Re-think on China's New Role in Global Economy



Posted on 25 April 2007

Beijing, China - With rapid growth of Chinese outward investment, the world needs to re-think its current global economic patterns that will result in the depletion of many of the world's natural resources, and adopt a new model that aims towards global sustainability instead, says WWF.

In its "Re-think China's Outward Investment Flows" report released on April 25, WWF, the global conservation organisation, reveals that the main economic driver behind China's growing outward investment is the country's need to acquire natural resources to supply products to developed nations such as the United States and the European Union, and build economic welfare at home through a Western development model.

"The current unsustainable consumption patterns in developed countries are spreading to other parts of the world, thereby triggering a global hunt for natural resources and causing the environmental ecosystem to collapse. Intensified by the current economic growth in China, India and other emerging economies, this trend requires a re-think of how to achieve global sustainability," said Li Lin, Head of Conservation Strategies of WWF China.

China's investments occurring at present are to a large extent driven by a Western industrial development model. "Oil, iron ore, timber, cotton and soy, are just a few examples in the report that show that both Chinese import demand and outward investment will multiply in the years to come," said Dennis Pamlin, WWF International's Global Policy Advisor and co-author of the report.

"This is not an issue that can be dealt with on an ad-hoc basis, but urges us to find new production and consumption patterns. Otherwise we could see a conflict over natural resources in the coming years," he warned.

According to Pamlin, most natural resources imported to China are re-exported in the form of value-added items or products ready for consumption in other countries. For example, it is often said that China poses a threat to tropical forests by importing timber from Southeast Asian countries, but the fact is that 70 per cent of the timber is made into furniture that is exported to the United States and EU countries. European and North American consumers are still responsible for the destruction of the ecosystem around the world, but now it is via Chinese produced goods.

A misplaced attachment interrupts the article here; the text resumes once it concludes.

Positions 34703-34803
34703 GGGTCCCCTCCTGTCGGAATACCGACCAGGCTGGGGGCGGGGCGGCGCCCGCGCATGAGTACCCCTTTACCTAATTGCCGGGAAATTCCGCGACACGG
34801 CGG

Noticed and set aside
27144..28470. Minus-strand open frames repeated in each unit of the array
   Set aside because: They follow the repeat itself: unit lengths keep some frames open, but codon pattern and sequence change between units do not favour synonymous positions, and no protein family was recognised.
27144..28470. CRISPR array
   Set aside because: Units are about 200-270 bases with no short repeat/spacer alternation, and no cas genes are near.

The world needs to depart from its current linear model of economic development that ignores the inconvenient truth that the Earth"s natural resources are finite, and change into a resource-efficient global "circular economy." The report recommends a "triangular approach" in both global diplomacy as well as trade and investment policy-making that categorises countries and regions into three groups: providers of natural resources; producers or manufacturers of products and services; and consumers within the global trading system.

"The current Chinese infrastructure and investment patterns being developed and implemented present a window of opportunity to put in place a structure that ensures that both government and business policies in China support long-term sustainable development around the world," Li said.

Full report is available at www.panda.org/investment.

For further information, please contact:
 

Chris Chaplin, Communications Officer, WWF-China

+86 10 6511 6237

cchaplin@wwfchina.org